Prediction of reproductive success and failure in lesser snow geese based on early season climatic variables
Article first published online: 4 JAN 2002
Global Change Biology
Volume 4, Issue 1, pages 3–16, January 1998
How to Cite
Skinner, W. R., Jefferies, R. L., Carleton, T. J. and Abraham, R. F. R. K. F. (1998), Prediction of reproductive success and failure in lesser snow geese based on early season climatic variables. Global Change Biology, 4: 3–16. doi: 10.1046/j.1365-2486.1998.00097.x
- Issue published online: 4 JAN 2002
- Article first published online: 4 JAN 2002
- Received 30 August 1996; revision accepted 21 January 1997
- anomalous climatic cooling;
- Hudson Bay coast;
- multiple regression analyses;
- redundancy analyses;
- reproductive biology of geese
The North American mid-continent population of lesser snow geese (Anser caerulescens caerulescens) breeds in coastal areas of the Hudson Bay region. Breeding success is highly variable, particularly during recent decades. The availability of long-term data sets of weather and the breeding success of geese allowed us to determine whether climatic variables in spring and early summer (May–June) are reliable predictors of different attributes of the reproductive biology of snow geese. A large region of strong anomalous cooling in north-eastern North America has been the dominant anomalous climatic feature since the mid-1970s. The cooling which becomes established during winter persists into spring and early summer when migration, nesting and hatching of geese are occurring. Redundancy analysis (RDA) of the data sets was made to identify dominant correlations and regression relationships between climatic and goose variables. Individual goose response variables were further explored with stepwise multiple regression and bipartial regression.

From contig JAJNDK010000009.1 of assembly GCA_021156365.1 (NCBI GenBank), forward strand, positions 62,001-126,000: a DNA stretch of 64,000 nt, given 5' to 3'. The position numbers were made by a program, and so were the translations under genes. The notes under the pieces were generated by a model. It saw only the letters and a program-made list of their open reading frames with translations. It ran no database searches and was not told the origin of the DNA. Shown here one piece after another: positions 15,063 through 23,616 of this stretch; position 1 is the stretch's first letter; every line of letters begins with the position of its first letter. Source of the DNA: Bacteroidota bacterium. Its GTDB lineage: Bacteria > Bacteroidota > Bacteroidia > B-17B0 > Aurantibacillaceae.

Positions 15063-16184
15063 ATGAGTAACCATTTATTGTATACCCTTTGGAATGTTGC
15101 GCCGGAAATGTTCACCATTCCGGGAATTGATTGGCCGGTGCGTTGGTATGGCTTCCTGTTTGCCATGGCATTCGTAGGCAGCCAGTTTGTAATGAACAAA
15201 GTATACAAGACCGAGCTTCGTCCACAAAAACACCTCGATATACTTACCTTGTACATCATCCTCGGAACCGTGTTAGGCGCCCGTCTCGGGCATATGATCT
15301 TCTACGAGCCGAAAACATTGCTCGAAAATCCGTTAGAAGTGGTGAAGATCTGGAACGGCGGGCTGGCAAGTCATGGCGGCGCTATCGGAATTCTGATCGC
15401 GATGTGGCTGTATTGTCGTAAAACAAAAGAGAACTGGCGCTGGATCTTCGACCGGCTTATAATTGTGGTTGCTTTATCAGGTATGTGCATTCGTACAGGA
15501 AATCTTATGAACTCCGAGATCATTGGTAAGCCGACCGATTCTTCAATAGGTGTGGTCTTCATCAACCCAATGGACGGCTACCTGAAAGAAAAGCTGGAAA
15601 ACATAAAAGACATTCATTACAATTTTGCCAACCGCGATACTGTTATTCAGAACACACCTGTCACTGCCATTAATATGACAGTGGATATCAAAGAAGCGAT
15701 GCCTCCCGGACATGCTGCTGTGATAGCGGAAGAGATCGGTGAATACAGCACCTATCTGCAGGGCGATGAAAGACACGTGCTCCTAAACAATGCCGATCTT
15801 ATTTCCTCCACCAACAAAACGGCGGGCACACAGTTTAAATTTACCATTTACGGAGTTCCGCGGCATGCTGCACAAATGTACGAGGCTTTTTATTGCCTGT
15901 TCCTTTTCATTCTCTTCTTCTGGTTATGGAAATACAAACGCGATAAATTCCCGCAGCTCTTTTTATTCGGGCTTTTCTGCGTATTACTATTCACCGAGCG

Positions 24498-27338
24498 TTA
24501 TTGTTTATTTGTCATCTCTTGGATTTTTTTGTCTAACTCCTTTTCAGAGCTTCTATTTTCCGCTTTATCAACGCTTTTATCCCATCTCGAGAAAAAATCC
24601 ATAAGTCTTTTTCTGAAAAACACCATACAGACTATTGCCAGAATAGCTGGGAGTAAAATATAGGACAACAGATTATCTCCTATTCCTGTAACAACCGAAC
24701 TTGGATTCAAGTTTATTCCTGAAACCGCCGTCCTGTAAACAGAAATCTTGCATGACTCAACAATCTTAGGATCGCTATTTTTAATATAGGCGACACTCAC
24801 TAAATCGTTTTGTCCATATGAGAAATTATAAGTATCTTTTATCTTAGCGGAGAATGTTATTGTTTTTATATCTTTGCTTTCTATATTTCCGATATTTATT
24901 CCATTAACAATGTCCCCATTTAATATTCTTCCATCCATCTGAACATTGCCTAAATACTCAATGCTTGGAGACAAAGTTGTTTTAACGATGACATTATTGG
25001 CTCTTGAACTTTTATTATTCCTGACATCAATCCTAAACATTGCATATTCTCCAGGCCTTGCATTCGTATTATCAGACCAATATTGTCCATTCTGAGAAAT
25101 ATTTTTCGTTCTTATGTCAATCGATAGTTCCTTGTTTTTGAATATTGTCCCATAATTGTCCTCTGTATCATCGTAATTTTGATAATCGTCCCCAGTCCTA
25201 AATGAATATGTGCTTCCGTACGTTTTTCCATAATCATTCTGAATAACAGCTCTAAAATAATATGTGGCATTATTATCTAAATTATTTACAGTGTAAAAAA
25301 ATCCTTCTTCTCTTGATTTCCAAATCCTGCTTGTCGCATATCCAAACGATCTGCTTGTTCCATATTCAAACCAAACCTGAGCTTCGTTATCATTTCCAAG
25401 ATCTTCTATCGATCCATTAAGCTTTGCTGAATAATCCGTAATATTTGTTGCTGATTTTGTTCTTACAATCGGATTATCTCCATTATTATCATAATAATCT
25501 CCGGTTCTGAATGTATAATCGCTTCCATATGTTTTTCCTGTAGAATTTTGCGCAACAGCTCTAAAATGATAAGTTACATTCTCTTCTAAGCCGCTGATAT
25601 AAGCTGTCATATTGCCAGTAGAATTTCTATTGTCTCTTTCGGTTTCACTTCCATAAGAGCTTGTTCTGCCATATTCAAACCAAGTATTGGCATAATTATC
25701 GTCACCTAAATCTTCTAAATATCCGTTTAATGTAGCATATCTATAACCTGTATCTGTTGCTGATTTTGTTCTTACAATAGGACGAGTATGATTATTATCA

96.7% of year-to-year variance in the goose data was explained by the selected climatic data. The first four orthogonal axes out of seven possible axes explained 92.2% of the total variance. Date of last snow on the ground and mean daily temperature from 6 to 20 May formed the lowest and highest predictor scores, respectively. Initiation date and hatching date at the low end and total clutch size and clutch size at hatch at the high end were associated with these extremes, particularly in certain years. Days of freezing rain in May and total rainfall were correlated with nest failure. Bivariate correlation/regression showed that the most parsimonious model for nest initiation day was based on four climatic predictors, for hatching day four predictors, and for clutch size at hatch, nine predictors.
Both the multiple regression analyses and the redundancy analyses confirm the high degree of predictability of goose reproductive variables from selected climatic variables. As discussed, the correlations reflect both direct and indirect effects of climate on the reproductive biology of geese. The correlations are strongest in the early season and weaken by early summer.